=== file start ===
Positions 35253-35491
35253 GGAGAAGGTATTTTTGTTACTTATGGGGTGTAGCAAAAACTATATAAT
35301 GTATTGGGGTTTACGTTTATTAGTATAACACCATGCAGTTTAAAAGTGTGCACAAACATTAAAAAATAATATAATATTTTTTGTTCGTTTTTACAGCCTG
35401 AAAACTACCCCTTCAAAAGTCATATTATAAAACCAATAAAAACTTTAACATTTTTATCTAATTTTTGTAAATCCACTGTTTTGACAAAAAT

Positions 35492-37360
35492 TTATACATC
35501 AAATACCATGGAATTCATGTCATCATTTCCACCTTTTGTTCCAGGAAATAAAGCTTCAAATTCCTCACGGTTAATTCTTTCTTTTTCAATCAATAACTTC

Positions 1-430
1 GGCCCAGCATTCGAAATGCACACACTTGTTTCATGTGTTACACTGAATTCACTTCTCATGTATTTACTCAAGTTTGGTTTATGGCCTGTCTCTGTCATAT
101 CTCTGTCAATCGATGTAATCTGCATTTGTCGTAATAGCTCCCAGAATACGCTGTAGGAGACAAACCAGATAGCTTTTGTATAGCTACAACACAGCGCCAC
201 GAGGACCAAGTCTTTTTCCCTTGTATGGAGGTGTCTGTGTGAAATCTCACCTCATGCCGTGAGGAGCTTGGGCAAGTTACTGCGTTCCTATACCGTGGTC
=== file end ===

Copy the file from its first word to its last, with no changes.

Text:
Positions 35253-35491
35253 GGAGAAGGTATTTTTGTTACTTATGGGGTGTAGCAAAAACTATATAAT
35301 GTATTGGGGTTTACGTTTATTAGTATAACACCATGCAGTTTAAAAGTGTGCACAAACATTAAAAAATAATATAATATTTTTTGTTCGTTTTTACAGCCTG
35401 AAAACTACCCCTTCAAAAGTCATATTATAAAACCAATAAAAACTTTAACATTTTTATCTAATTTTTGTAAATCCACTGTTTTGACAAAAAT

Positions 35492-37360
35492 TTATACATC
35501 AAATACCATGGAATTCATGTCATCATTTCCACCTTTTGTTCCAGGAAATAAAGCTTCAAATTCCTCACGGTTAATTCTTTCTTTTTCAATCAATAACTTC

Positions 1-430
1 GGCCCAGCATTCGAAATGCACACACTTGTTTCATGTGTTACACTGAATTCACTTCTCATGTATTTACTCAAGTTTGGTTTATGGCCTGTCTCTGTCATAT
101 CTCTGTCAATCGATGTAATCTGCATTTGTCGTAATAGCTCCCAGAATACGCTGTAGGAGACAAACCAGATAGCTTTTGTATAGCTACAACACAGCGCCAC
201 GAGGACCAAGTCTTTTTCCCTTGTATGGAGGTGTCTGTGTGAAATCTCACCTCATGCCGTGAGGAGCTTGGGCAAGTTACTGCGTTCCTATACCGTGGTC